Eating plan seems to reduce the risk of cognitive impairment, dementia
TUESDAY, Feb. 10 (HealthDay News) -- Chalk up another endorsement for the so-called Mediterranean diet: The eating regimen, which is rich in fruits, vegetables, fish and olive oil, may help the brain stay sharp into old age, a new study suggests.
Following the healthful diet reduced the risk of getting mild cognitive impairment -- marked by forgetfulness and difficulty concentrating. And it also cut the risk of developing Alzheimer's disease if cognitive impairment was already present, said study lead author Dr. Nikolaos Scarmeas, an assistant professor of neurology at Columbia University Medical Center in New York City.
"We did two different types of analysis," Scarmeas said of the study, published in the February issue of Archives of Neurology.
Previous research has found that people who follow the Mediterranean are at less risk of developing a variety of diseases besides Alzheimer's, including heart disease, cancer and Parkinson's.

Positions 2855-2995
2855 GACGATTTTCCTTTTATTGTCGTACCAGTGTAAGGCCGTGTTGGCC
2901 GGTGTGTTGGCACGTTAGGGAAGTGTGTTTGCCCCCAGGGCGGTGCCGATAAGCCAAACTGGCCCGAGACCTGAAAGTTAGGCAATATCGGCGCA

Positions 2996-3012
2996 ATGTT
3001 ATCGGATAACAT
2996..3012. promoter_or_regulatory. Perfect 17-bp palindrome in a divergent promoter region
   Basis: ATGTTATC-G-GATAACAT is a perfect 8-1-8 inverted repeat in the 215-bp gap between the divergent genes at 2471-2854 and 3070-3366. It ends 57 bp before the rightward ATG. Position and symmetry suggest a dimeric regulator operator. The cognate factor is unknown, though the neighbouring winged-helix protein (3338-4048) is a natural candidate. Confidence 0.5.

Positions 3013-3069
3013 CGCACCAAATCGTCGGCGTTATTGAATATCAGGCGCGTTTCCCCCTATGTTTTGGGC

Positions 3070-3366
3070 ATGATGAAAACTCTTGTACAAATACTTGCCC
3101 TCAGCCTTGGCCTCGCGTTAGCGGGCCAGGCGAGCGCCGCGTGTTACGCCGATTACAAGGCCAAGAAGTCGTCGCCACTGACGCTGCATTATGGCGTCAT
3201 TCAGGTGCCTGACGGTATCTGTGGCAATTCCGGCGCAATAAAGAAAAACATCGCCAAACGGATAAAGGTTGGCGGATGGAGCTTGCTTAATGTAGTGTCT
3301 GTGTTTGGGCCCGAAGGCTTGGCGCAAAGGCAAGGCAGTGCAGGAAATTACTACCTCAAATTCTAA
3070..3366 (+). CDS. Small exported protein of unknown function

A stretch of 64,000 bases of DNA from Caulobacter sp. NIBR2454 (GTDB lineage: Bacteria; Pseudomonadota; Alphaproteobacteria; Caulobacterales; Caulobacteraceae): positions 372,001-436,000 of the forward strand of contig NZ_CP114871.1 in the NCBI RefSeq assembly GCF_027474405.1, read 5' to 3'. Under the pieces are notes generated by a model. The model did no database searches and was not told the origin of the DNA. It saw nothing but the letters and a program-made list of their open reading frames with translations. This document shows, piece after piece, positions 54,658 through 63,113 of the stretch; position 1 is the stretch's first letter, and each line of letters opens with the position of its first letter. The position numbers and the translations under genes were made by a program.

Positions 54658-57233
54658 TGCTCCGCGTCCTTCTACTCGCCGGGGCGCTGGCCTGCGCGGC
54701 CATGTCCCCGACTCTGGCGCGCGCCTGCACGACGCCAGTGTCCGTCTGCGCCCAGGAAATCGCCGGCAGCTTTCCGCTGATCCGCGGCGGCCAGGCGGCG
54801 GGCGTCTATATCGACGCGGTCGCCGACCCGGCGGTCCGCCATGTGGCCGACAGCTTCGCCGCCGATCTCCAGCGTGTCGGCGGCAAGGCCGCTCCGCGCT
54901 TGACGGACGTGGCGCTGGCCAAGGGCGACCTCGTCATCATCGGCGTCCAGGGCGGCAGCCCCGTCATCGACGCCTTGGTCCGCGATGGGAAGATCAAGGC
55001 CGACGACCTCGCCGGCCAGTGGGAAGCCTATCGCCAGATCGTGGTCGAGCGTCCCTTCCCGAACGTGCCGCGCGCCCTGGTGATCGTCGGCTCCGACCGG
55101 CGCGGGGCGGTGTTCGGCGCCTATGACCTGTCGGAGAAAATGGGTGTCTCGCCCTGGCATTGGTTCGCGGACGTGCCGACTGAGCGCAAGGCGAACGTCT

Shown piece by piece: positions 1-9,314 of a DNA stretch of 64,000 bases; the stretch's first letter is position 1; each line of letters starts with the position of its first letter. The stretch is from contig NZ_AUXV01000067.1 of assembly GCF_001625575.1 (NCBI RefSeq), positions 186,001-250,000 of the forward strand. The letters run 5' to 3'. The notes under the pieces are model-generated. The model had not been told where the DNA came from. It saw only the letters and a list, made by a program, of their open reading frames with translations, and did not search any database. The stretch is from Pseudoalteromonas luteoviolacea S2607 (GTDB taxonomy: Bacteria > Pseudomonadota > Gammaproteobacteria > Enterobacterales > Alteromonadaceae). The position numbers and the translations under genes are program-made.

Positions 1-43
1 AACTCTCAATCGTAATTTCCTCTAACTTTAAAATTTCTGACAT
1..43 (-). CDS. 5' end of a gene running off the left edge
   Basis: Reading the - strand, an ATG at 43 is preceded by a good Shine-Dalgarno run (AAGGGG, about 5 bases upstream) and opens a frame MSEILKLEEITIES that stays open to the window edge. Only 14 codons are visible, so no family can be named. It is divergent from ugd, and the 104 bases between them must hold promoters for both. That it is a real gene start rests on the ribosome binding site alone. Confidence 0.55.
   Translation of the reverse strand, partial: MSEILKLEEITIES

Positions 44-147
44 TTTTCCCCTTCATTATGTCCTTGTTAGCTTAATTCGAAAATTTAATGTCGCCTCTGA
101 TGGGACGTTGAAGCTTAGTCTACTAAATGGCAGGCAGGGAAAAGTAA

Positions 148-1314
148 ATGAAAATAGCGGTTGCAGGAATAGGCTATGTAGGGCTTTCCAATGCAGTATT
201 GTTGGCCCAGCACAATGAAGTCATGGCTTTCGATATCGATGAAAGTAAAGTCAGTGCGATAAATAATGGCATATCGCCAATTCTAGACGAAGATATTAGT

The Columbia researchers began the study by evaluating almost 1,400 people without cognitive impairment and 482 people with mild cognitive impairment, and then followed them for an average of 4.5 years. The participants -- average age 77 -- also completed a food frequency questionnaire, detailing what they had eaten during the past year.
The researchers divided the participants into three groups -- those who adhered somewhat or not at all to the Mediterranean diet, those who adhered moderately to it, and those who adhered regularly. Then they evaluated the participants' cognitive functioning.
They found that the diet helped in both cases -- preventing mild cognitive impairment and also the risk of further decline, even if people weren't entirely strict in their adherence to the diet.
"As compared to the group that ate very little or not at all of the Mediterranean die
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